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HR Trends That Every Payroll Professional Should Be Aware Of

BY: Daniel Messeloff, Esq. | 02/24/22

As we enter the third year of the COVID-19 pandemic, we all must be wondering what will happen next. Payroll professionals—and everyone else—have all gone through various stages of uncertainty throughout this global health crisis. Despite the promises and projections that this virus would fade away in just a few short weeks or months. However, the truth is that we will in all probability be dealing with COVID-19-related health and safety issues for the indefinite future.

For many companies, there is no going back to the way things were before March 2020, when the World Health Organization (WHO) officially declared the pandemic. Employees have become comfortable working from home and operations have changed irreversibly—sometimes for the better. One survey reported that nearly 40% of workers said they’d consider quitting if they were forced to return to the office full time.

This means that all employees have to be more flexible with remote working, as well as other changes resulting from the pandemic. This is especially true for payroll professionals who may have occupied their own corner of the human resources (HR) world and are now stepping out of their comfort zones to assist other employees with a broader range of HR issues. In this article, some of the most common HR issues in the pandemic workplace that payroll professionals and others should learn to be comfortable with will be looked at.

The Hybrid Work Environment

Many employees relocated when workforces switched to remote work, leaving groups and departments scattered, no longer dependent on one geographic location. While some companies are requiring employees to return to the office, other employers are offering their teams a hybrid solution. Further, with the uncertainty of possible new strains of COVID-19, as well as a wide range of government mandates and prohibitions dictating how companies may or may not conduct their operations, payroll professionals should get used to handling hybrid and fully-remote employees.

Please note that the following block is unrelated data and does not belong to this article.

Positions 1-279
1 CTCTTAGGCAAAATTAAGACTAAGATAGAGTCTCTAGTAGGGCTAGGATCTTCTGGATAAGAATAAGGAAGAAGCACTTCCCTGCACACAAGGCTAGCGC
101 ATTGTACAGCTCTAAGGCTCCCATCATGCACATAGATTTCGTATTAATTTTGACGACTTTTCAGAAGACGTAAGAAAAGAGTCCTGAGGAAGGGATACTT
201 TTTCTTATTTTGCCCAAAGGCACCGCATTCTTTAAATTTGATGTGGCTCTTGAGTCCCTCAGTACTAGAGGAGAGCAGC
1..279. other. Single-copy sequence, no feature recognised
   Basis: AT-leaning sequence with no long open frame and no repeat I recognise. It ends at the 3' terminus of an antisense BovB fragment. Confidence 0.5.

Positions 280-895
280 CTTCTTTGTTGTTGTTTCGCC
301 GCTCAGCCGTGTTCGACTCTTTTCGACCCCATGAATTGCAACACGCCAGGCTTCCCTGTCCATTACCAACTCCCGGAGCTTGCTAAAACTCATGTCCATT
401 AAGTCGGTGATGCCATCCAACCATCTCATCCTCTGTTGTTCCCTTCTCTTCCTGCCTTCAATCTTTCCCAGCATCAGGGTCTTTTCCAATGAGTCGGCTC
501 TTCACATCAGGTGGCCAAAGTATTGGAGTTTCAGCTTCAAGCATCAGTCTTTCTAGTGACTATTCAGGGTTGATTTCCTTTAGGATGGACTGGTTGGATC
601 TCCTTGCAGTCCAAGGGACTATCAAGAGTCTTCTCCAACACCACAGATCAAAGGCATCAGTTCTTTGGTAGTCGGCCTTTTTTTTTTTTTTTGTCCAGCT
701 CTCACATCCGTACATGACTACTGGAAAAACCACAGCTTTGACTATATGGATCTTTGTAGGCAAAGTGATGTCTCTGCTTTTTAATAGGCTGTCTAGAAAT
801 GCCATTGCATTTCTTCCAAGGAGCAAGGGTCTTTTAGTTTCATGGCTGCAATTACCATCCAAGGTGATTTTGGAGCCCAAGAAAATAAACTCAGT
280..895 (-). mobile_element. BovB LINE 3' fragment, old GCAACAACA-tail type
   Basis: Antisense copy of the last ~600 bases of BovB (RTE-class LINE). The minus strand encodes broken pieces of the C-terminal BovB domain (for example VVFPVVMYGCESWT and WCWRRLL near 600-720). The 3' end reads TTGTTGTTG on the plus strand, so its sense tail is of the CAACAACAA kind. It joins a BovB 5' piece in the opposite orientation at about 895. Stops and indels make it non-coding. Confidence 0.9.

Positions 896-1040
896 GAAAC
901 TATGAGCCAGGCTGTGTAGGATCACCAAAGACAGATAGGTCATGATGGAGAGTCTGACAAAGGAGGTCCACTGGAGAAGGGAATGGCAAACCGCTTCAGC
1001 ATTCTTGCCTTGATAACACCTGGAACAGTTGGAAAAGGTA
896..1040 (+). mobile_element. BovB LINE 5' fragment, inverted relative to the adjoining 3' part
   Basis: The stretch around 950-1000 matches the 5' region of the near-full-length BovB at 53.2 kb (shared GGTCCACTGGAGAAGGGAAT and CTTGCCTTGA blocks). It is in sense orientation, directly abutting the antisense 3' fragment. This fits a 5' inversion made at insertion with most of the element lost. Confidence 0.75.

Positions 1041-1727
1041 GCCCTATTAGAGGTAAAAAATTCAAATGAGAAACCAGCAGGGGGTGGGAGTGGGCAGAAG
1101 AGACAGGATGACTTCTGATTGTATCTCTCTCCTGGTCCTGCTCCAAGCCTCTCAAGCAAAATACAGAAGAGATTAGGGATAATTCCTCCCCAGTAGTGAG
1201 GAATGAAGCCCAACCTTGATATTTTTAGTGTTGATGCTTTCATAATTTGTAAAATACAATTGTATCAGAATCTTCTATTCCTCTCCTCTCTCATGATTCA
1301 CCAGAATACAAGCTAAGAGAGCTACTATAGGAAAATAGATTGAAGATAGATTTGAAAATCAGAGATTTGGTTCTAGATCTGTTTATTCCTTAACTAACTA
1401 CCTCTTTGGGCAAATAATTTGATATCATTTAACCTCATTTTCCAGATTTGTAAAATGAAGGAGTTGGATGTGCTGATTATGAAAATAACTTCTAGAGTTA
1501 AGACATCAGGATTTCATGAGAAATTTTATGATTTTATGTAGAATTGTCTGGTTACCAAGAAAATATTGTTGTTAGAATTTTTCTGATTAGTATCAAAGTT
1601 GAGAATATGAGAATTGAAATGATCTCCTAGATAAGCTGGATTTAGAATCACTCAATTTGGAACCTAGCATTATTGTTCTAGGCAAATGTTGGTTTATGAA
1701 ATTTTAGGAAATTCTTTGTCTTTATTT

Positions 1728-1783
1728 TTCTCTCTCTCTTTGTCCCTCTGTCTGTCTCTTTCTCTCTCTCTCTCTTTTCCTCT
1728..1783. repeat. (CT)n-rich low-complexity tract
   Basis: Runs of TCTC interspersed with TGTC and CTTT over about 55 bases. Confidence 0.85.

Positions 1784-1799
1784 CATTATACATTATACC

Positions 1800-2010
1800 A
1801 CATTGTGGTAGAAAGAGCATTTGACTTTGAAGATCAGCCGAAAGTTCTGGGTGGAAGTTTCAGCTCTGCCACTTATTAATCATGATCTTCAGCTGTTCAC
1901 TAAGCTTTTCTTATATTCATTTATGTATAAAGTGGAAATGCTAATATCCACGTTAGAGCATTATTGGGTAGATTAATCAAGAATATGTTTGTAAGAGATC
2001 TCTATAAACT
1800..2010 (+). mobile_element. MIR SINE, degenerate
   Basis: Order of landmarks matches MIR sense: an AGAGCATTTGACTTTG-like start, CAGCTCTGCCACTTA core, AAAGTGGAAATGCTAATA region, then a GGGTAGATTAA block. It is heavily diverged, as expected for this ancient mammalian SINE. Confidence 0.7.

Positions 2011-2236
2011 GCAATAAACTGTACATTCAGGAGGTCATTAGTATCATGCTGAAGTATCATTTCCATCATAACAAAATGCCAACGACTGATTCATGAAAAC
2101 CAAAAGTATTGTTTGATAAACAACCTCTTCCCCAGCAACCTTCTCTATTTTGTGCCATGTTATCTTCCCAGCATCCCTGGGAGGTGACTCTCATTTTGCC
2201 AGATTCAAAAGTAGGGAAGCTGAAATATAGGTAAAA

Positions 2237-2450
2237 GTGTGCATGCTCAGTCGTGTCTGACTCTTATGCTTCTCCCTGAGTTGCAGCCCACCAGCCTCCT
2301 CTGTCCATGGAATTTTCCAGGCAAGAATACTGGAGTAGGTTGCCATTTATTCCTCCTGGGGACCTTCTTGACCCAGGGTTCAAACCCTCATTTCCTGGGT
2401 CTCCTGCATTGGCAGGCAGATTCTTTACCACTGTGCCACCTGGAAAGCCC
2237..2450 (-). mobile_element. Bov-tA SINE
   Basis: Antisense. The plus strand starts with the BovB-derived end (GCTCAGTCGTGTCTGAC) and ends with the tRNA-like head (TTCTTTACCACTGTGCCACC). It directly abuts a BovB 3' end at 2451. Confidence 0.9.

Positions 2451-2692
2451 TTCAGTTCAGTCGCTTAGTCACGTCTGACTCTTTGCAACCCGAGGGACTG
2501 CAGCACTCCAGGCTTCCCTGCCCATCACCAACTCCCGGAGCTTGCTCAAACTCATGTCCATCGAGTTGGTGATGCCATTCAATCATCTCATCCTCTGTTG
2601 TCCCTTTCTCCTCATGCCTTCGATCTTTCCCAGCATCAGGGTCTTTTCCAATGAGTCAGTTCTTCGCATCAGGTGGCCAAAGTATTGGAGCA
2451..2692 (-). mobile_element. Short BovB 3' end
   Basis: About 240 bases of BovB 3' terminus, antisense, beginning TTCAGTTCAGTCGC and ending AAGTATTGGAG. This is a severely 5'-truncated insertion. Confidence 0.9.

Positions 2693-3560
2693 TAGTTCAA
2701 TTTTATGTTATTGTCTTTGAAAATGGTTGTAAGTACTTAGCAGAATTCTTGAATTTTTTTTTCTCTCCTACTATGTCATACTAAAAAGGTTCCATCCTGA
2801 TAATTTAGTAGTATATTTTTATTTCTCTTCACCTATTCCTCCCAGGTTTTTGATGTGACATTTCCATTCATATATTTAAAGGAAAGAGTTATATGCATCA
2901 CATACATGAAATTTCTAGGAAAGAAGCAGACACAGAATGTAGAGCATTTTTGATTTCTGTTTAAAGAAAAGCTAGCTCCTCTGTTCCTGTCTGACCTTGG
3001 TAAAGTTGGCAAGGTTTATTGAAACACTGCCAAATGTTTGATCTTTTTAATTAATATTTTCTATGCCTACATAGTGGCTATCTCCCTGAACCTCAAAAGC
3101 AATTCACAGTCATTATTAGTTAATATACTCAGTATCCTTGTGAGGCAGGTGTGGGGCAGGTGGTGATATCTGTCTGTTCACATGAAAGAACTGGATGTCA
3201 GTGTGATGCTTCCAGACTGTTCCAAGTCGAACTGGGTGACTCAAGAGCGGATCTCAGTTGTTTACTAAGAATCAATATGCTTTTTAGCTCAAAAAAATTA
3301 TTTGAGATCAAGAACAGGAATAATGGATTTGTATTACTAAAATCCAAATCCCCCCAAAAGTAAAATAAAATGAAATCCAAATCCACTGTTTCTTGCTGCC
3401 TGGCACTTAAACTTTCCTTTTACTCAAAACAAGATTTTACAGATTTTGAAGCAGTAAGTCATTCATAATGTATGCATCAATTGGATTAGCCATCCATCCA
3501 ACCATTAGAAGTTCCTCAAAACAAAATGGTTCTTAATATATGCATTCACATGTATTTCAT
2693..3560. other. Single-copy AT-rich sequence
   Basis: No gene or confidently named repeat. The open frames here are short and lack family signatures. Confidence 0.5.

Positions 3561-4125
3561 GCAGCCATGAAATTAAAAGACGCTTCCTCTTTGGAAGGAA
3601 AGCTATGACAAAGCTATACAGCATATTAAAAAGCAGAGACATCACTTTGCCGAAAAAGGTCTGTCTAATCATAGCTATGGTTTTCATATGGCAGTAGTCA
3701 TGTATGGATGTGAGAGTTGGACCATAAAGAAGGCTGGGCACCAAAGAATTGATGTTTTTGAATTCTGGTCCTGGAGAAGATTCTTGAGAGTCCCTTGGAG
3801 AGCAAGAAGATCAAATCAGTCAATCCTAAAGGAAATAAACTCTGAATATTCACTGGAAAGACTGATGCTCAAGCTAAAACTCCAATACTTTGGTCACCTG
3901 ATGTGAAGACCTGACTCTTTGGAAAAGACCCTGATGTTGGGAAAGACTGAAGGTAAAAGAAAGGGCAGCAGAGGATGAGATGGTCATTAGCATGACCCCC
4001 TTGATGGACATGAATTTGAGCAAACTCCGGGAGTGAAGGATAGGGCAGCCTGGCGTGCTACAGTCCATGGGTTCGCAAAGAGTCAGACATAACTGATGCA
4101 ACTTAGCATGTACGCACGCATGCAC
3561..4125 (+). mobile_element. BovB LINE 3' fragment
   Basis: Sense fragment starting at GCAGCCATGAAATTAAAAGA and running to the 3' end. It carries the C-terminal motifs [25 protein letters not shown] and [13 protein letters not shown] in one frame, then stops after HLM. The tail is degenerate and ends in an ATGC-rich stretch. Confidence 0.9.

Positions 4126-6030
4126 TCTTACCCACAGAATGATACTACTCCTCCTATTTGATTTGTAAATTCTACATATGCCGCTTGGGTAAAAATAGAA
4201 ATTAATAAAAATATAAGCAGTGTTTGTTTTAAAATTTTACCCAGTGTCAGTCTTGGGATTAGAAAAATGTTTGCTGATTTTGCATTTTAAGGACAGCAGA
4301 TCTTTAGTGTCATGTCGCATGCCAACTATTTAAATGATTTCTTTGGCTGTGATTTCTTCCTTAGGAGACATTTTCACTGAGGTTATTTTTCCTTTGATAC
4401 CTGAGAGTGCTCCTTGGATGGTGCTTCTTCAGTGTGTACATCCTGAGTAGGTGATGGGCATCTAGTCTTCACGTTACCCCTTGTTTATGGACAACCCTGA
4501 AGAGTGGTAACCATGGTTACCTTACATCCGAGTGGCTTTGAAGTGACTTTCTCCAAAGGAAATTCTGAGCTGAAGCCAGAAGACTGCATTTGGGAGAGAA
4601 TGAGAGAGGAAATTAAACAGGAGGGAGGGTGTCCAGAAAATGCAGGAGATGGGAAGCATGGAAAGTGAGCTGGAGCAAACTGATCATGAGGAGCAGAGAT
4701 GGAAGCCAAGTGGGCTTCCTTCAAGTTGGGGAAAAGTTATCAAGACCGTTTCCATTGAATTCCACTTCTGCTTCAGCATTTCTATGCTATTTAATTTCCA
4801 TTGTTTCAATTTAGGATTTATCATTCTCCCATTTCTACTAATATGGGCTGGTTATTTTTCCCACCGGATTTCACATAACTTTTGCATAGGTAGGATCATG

Successful implementation of a hybrid work model requires companies to communicate with employees more frequently than they might have before the pandemic, especially since these issues affect every employee every day. Some of the issues that companies must communicate to their staff include the following:

  • When—if at all—employees will be required to return to the office
  • What health and safety protocols will be in effect
  • If the company will require vaccinations, and what exceptions might be permitted
  • How the company plans to respond to sick time, parental leave time, and other types of paid (or unpaid) time off for the wide range of pandemic-related needs that may be encountered from time to time. Some states have laws that may provide answers to these questions or may create an entirely different set of problems when it comes to requesting time off.

Tax, Payroll, HR Administration to Get More Complicated

Tax compliance risks have increased with remote work. A 2021 survey conducted by global talent mobility firm Topia reported that 28% of employees worked outside their state or country of residence, but only one-third provided a complete accounting of their location to their HR departments.

As payroll professionals know, employers are required to withhold state taxes where employee work occurred. Therefore, companies run the risk of penalties for failing to correctly withhold payroll taxes for employees who have not reported an address change to HR. To minimize this risk, payroll professionals and HR staff should remind employees that they should let the company know if they move, even if it’s temporary.

High Turnover Rates Continue

The employee turnover rate is much higher than it was before the pandemic, and it is not expected to return to normal levels any time soon. The acceptance of remote working has given employees more opportunities and the freedom to change jobs and work remotely for another company.

The remote working environment has also made it difficult to onboard and train new employees. Anyone who’s ever been on a videoconference knows that hiring, onboarding, and training remote employees via video is not nearly as effective as it is in person. Nevertheless, you, your department, and your company may want to adjust your expectations for how long it will take new hires to get up to speed and how long it will take new hires to complete projects.

As the world continues to adjust to an ever-evolving new normal because of COVID-19, workplaces are also evolving. Payroll professionals should be aware of these growing payroll and HR issues, so that they can help their companies and their coworkers.

Daniel Messeloff, Esq., is an attorney with the law firm of Tucker Ellis LLP, based in Cleveland, Ohio. He assists payroll professionals and other executives with helping their companies comply with a wide range of laws. Messeloff is also a member of the APA’s Board of Contributing Writers for PAYTECH. He can be reached at [email protected].